Next, notice the connection between prayer and the Spirit. Prayer seems to be the precursor, dare I say prerequisite, to the experience of the Spirit. Now we know that every believer already has the Holy Spirit dwelling in his or her heart. That’s a promise found in God’s word (Ephesians 1:13). So we certainly are to experience the presence, encouragement, conviction and direction of the Holy Spirit when we pray all by ourselves. What we see here, however, is that we can also experience dramatic manifestations of the Spirit when we join together in prayer.

Finally, we see a connection between the Spirit and boldness.

Perhaps we have somewhat misunderstood, or at least underestimated, the purpose of prayer. Perhaps the primary purpose of prayer is not to make our lives easier or to remove us from difficult circumstances, but rather to make us more bold in our witness for the gospel.

Perhaps the role of the Spirit is to shake us up; to awaken us to the power of the gospel; to get us up out of bed and into the world!

Are you willing to be shaken by the Holy Spirit?


Pastor Brian Coffey

Thursday, October 23rd

To listen to the audio version, click here.

Thursday, October 23

Acts 4:23-31


When they were released, they went to their friends and reported what the chief priests and the elders had said to them. And when they heard it, they lifted their voices together to God and said, "Sovereign Lord, who made the heaven and the earth and the sea and everything in them, who through the mouth of our father David, your servant, said by the Holy Spirit, "'Why did the Gentiles rage, and the peoples plot in vain? The kings of the earth set themselves, and the rulers were gathered together, against the Lord and against his Anointed'-- for truly in this city there were gathered together against your holy servant Jesus, whom you anointed, both Herod and Pontius Pilate, along with the Gentiles and the peoples of Israel, to do whatever your hand and your plan had predestined to take place. And now, Lord, look upon their threats and grant to your servants to continue to speak your word with all boldness, while you stretch out your hand to heal, and signs and wonders are performed through the name of your holy servant Jesus." And when they had prayed, the place in which they were gathered together was shaken, and they were all filled with the Holy Spirit and continued to speak the word of God with boldness.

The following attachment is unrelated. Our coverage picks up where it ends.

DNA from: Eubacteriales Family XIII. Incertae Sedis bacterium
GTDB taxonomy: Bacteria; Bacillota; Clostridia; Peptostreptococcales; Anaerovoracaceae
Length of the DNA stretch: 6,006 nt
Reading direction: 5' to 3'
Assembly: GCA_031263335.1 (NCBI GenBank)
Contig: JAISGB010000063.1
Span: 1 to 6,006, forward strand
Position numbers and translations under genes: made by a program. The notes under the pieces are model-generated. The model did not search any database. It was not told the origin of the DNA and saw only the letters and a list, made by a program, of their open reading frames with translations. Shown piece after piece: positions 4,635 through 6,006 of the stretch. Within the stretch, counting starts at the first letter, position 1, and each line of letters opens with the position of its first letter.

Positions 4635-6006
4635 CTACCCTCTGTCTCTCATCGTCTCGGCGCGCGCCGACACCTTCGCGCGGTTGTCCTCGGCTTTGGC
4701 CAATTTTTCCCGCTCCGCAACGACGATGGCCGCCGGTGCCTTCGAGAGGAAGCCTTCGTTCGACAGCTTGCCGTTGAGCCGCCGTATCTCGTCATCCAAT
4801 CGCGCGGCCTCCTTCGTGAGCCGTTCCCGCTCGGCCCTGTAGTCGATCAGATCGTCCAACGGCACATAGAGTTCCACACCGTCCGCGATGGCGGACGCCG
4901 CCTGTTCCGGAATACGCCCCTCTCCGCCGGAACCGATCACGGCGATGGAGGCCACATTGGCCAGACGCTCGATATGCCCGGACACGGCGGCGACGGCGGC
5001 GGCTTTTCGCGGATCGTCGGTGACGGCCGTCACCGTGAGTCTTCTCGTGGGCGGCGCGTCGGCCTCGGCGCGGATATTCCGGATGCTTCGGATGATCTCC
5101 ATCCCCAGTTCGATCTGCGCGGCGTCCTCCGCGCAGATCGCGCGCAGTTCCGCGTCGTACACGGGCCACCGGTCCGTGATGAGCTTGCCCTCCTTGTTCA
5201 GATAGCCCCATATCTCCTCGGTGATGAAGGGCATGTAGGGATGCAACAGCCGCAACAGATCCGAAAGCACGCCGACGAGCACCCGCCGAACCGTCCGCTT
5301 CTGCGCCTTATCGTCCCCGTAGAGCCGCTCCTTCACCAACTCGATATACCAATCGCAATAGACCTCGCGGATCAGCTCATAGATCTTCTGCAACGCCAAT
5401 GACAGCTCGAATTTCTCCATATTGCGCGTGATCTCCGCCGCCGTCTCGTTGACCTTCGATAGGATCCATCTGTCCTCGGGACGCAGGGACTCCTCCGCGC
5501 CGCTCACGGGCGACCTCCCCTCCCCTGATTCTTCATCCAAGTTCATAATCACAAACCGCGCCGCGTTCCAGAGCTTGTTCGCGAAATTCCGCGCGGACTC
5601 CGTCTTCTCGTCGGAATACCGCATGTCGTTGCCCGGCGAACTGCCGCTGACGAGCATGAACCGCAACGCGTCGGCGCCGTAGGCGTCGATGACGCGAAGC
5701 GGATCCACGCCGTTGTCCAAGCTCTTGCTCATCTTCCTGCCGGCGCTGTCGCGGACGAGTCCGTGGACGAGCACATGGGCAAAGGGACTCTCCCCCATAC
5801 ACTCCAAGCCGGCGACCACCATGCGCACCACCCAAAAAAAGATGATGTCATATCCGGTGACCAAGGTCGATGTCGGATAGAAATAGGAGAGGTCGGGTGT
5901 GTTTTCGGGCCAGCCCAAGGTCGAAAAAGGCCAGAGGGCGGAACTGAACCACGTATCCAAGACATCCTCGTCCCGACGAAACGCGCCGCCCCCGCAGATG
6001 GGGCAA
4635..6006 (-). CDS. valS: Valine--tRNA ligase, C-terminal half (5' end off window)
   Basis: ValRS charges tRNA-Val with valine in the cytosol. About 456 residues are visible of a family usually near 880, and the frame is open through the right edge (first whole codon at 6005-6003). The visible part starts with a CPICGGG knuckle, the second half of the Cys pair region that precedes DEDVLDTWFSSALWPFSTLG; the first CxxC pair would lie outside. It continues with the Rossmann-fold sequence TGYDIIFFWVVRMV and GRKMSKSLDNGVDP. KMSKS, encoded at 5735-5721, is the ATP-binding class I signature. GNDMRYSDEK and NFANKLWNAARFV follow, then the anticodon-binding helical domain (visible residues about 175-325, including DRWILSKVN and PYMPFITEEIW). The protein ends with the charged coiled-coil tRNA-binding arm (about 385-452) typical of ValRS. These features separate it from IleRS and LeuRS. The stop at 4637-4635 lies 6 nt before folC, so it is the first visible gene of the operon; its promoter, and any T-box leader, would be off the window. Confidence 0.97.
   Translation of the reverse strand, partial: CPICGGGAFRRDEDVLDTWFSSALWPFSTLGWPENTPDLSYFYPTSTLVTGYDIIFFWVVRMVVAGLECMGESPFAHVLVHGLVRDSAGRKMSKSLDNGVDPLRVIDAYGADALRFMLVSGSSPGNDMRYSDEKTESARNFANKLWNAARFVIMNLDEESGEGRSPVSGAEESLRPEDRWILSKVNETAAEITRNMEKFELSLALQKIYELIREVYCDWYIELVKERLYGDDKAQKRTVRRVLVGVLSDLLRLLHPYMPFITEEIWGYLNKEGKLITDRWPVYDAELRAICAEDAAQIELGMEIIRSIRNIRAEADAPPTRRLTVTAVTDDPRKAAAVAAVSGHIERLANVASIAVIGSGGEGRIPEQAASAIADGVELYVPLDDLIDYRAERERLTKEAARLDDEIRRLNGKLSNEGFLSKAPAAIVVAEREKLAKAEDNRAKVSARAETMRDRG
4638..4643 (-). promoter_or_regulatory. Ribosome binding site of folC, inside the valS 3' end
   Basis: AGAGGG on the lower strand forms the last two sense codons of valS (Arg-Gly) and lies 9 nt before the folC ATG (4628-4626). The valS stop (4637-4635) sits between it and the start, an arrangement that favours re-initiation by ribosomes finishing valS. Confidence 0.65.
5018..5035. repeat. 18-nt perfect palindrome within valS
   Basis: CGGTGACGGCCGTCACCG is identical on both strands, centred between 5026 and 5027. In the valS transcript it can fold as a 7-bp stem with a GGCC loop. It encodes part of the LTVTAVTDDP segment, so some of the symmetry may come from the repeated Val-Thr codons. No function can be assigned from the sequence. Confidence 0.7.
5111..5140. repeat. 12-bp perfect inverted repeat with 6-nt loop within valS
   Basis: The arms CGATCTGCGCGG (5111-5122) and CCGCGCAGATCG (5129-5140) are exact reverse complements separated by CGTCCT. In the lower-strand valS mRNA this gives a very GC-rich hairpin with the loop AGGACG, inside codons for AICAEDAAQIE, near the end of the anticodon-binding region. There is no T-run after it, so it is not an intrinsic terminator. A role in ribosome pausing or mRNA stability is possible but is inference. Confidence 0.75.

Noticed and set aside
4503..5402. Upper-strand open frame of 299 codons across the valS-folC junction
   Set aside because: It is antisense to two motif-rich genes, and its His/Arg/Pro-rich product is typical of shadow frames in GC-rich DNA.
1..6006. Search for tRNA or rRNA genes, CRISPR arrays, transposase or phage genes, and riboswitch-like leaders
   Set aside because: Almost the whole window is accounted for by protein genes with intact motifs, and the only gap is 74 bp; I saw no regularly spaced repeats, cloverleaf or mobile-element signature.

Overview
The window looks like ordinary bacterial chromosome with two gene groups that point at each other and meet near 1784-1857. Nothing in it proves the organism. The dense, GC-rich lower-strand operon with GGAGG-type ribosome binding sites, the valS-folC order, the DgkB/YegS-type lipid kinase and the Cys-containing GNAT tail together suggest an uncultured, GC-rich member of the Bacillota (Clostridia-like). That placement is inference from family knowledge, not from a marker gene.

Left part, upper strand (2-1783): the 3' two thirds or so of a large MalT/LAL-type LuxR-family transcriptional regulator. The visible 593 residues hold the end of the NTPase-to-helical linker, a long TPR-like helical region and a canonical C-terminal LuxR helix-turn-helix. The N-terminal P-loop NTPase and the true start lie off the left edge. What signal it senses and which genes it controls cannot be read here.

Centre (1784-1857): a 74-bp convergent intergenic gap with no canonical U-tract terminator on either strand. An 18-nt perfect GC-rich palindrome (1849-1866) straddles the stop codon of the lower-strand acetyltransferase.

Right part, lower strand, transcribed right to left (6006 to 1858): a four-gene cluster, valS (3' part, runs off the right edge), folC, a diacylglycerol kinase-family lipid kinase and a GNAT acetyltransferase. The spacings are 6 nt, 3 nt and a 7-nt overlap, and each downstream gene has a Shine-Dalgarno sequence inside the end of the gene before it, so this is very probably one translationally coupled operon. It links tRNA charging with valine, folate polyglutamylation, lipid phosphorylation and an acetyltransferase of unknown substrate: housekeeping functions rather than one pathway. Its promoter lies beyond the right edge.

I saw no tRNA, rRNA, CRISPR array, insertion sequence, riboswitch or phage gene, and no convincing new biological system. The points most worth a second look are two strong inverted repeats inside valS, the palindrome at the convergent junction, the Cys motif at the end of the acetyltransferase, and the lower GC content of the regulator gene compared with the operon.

On a recent trip to visit potential ministry partners in the middle east I was blessed to attend a prayer meeting at the Evangelical Church of Dubai. The meeting had already begun when we arrived and there were about 30 people worshipping together as they were led by a guy on a keyboard and two women singing up front. They were singing in Arabic but the Spirit of the gathering needed no translation; they were lifting their voices and hearts to Jesus.

After 15 minutes or so or worship they began to pray. The keyboardist continued to play softly in the background which gave the prayer time a very worshipful feel. What I noticed right away was the intensity of the prayer being offered. I couldn’t understand a word that was being said but even though I was fighting the drowsiness of jet-lag I was caught up in the passion of their prayers.

At one point a man stood up to pray and prayed with such force that I whispered to the woman sitting next to me, who spoke Arabic, “What is he praying about?”

She whispered back, “He’s asking God to pour out his Spirit on the people in dreams and visions so they can know who Jesus is.”

It struck me that these believers, most of whom had faced rejection and persecution from their own families, were not asking God to make their lives easier or better but rather to send the Holy Spirit to reach those who did not know Christ! What I experienced in that prayer meeting in Dubai was what I see happening in Acts 4.

"And now, Lord, look upon their threats and grant to your servants to continue to speak your word with all boldness, while you stretch out your hand to heal, and signs and wonders are performed through the name of your holy servant Jesus."

They ask God for more miracles like the healing of the man born lame (Acts 3), but not miracles for themselves. They ask for healing, for signs and wonders in the name of Jesus, but they are asking God to do these things for those who do not yet believe in Jesus so that they can then use those miraculous events to share the gospel!

So often my prayers tend to be focused on my own needs or the needs of those I love. And, again, there’s nothing wrong with lifting our needs and cares to our heavenly Father.

But how often do I pray for boldness with regard to sharing the gospel? How often do I ask God to do something miraculous in someone else’s life so that I will have the opportunity to share the grace of Christ with that person?

I think we are being challenged by these early believers to stretch our experience of prayer. Are you ready and willing to pray revolutionary prayers? Are you ready to ask God for the opportunity to share the truth of the gospel with a friend or neighbor? Are you ready to ask for boldness?


Pastor Brian Coffey